Willenhall History Society

A history of St Giles Church


A brief history of St Giles Church

St Giles Church is the earliest institution surviving in Willenhall.

Until 1846 the Church was described as a Chapel of Ease to the mother church at St. Peter, Wolverhampton . In other words it was provided for the population of Willenhall to attend without having to undertake the trip to Wolverhampton every Sunday.

The first parson of Willenhall whose name has survived in the records is Thomas de Trollesbury, who is mentioned in the Calendar of Patent Rolls in 1297. The recorded history of Willenhall's oldest church goes back over 700 years.

The medieval church was probably a half timbered structure and survived until the middle of the eighteenth century, when the ravages of time and decay made its replacement necessary.

A variety of parsons and curates served Willenhall through the years. George Riddio was in conflict with the inhabitants of Willenhall over his income from estates at Willenhall and was accused of being a man of evil life. John Carter, a local man who was born at Brewood, was at Willenhall from 1674 to 1720 and was described as a man "of very peaceable deportment and Authodox principles - he never married". Edward Holbrooke, who succeeded him, had taught Dr. Samuel Johnson at Lichfield Grammar School .



The Reverend Titus Neve was responsible for the rebuilding of the church which was in a ruinous condition. The last sermon was preached on April 10th 1748 but the replacement church was not completed for two years and, following the custom of the times in industrial areas, was a very utilitarian building.

The most infamous vicar to have held the position was Rev. William Moreton, from 1788 to 1834, who was renowned for his foul language and drunkenness and who caused the church life of the town to sink to its lowest ebb. It was during this time that the non conformist chapels started to become more popular.

The Rev G.H. Fisher, who succeeded him, after a fiercely contested election, went a long way to recover the lost power and prestige of the Established Church in Willenhall until his death in 1894.



The present church, of a much more attractive design, was commenced in 1867.

Here follows a description of the new Church taken from the account of the consecration:

"The new church is in the Gothic style of the fourteenth century, commonly known as the decorated, and stands partly upon the foundations of the former building, measures one hundred and five feet in length, internally, and consists of nave with north and south aisles, chancel, double transept on the north side; vestry on the south side of the chancel, and a tower through which is the principal entrance at the west end of the north aisle. The height of the tower is about 100 feet, and of the nave to the apex of the roof about 45 feet from the ground. The walls are faced externally with red sandstone from Codsall; and the roofs are covered with grey and red tiles. the ridges being surmounted by an ornamental cresting. Internally the columns, arches, and window dressings are of stone from Codsall, Hollington and Bath , and the roof timbers are of deal stained but not varnished. The sittings are all of oak, the greater part being new, and the remainder made from the oak pews taken from the old church. The chancel floor is laid with encaustic tiles, from Mr. Thom's works at Broseley. The nave is divided from north and south aisles, of considerable width, by symmetrical stone pillars, overarched by a fine-pointed roof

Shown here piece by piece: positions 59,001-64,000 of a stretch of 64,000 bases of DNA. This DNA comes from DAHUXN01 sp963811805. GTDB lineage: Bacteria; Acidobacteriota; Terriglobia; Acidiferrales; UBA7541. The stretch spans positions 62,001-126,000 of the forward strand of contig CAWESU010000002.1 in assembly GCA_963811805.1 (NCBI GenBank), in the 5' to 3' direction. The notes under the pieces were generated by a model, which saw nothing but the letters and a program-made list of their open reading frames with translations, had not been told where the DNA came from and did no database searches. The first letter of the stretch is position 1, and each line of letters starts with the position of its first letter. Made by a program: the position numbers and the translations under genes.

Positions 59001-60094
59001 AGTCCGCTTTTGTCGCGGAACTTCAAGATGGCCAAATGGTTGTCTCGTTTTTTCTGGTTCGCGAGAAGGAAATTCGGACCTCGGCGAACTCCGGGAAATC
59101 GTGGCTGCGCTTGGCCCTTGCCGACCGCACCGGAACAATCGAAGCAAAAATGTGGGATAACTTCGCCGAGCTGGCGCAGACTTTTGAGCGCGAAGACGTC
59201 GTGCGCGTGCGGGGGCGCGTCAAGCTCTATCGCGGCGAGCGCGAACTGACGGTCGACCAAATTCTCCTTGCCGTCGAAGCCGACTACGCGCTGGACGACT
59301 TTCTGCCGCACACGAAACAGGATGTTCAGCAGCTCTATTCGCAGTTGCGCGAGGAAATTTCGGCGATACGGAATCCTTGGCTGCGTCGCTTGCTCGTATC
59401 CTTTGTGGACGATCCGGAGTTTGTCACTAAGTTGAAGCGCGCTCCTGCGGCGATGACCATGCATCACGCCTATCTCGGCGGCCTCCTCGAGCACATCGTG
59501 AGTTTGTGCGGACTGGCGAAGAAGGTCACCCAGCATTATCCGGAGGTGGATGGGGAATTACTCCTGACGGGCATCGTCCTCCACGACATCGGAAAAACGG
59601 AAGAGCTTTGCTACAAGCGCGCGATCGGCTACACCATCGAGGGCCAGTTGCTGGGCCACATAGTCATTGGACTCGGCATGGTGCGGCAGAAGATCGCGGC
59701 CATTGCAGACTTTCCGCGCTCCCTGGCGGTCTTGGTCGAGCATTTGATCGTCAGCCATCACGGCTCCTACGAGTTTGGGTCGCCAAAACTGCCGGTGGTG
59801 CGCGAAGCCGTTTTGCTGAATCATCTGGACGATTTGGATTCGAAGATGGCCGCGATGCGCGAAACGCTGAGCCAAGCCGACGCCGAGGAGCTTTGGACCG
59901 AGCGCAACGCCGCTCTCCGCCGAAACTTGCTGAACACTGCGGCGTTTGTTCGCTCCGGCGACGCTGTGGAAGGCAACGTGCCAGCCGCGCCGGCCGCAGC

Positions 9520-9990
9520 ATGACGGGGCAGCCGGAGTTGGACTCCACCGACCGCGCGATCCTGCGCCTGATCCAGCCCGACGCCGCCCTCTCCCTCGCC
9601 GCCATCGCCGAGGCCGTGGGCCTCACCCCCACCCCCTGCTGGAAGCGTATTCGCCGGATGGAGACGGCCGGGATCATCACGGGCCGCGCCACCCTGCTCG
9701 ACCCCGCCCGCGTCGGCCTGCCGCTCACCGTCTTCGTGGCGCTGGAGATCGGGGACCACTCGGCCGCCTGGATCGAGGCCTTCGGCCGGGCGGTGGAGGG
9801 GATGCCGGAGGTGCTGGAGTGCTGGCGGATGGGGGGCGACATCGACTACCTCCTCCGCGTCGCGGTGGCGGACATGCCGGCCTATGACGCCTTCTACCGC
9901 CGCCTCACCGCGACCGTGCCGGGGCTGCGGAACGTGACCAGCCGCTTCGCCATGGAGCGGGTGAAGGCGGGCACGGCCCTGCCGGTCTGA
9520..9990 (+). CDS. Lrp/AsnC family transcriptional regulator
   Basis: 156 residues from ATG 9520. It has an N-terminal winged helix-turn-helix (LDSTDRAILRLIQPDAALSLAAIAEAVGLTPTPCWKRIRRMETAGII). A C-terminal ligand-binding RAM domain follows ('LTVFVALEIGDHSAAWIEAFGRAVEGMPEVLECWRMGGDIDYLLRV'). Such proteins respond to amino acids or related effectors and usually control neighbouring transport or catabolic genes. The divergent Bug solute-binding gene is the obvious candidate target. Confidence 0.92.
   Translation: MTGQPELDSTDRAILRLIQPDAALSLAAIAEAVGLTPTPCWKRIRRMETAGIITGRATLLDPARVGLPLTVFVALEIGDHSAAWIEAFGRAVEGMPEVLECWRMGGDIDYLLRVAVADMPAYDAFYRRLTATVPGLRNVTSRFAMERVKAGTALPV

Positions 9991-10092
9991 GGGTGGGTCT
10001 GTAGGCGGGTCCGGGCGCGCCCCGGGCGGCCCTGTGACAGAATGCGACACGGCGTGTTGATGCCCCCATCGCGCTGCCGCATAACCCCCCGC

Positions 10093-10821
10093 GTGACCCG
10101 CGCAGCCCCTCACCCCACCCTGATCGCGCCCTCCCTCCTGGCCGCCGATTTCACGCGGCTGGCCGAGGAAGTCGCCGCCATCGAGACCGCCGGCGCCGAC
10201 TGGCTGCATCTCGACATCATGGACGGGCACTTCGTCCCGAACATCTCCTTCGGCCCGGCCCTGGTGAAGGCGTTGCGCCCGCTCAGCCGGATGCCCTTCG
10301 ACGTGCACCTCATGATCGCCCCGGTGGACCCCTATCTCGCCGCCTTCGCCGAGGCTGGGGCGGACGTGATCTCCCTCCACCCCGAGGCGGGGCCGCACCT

The east window, which has five lights, is filled with stained glass. The lower part of the window is divided into ten compartments, each beautifully illustrating some special incident in connection with the passion. death, and resurrection of our Lord Jesus Christ. The upper part contains the symbol of majesty surrounded by seraphs. In the tracery are episodes in the life of Giles, the patron saint of the church, and to the right and left is a Latin cross. Along the bottom of the window is the following inscription "In testimony to the large share borne by Mary Gough, her husband Ralph Dickenson Gough, inserts this window, A.D. 1867".

The windows on the south side of the chancel contain representations of the armorial bearings of the Duke of Sutherland and the Earl of Lichfield .

In 1897 a south chancel aisle and south transept were added in memory of the Rev. G. H. Fisher for sixty years Vicar of the Parish. To commemorate the Silver Jubilee of King George V the bells were recast and rehung and two additional bells added. The two extra bells being given as a memorial to the late Mr. and Mrs. Henry Vaughan. Before the bells were sent away for recasting a rubbing was taken of the ornamentation and lettering around the old bells and from the evidence obtained there is little doubt that they were the work of John Rudhall of Gloucester, one of the celebrated bell-founders of the eighteenth century, and, with his father before him, responsible for many Midland peals.

In the 1940s, during the incumbency of the Rev. S. B. Ashley, an oak screen between the north transept and the choir vestry was added and two new stained glass windows installed.

In the twentieth century there were also several notable vicars. Rev. W.E. Rosedale was the son of the first vicar of Holy Trinity Church , Short Heath, and succeeded in getting the election of Willenhall clergy abolished. Rev. A. M. Pratt was killed on active service in France during the First World War. Rev. Robert L. Hodson went on to become Suffragan Bishop of Shrewsbury .

The church continues to serve the people of Willenhall and will continue to do so into the third millennium of Christianity.

Rev G.H. Fisher



Adapted from Norman Tildesley's work by John Shercliff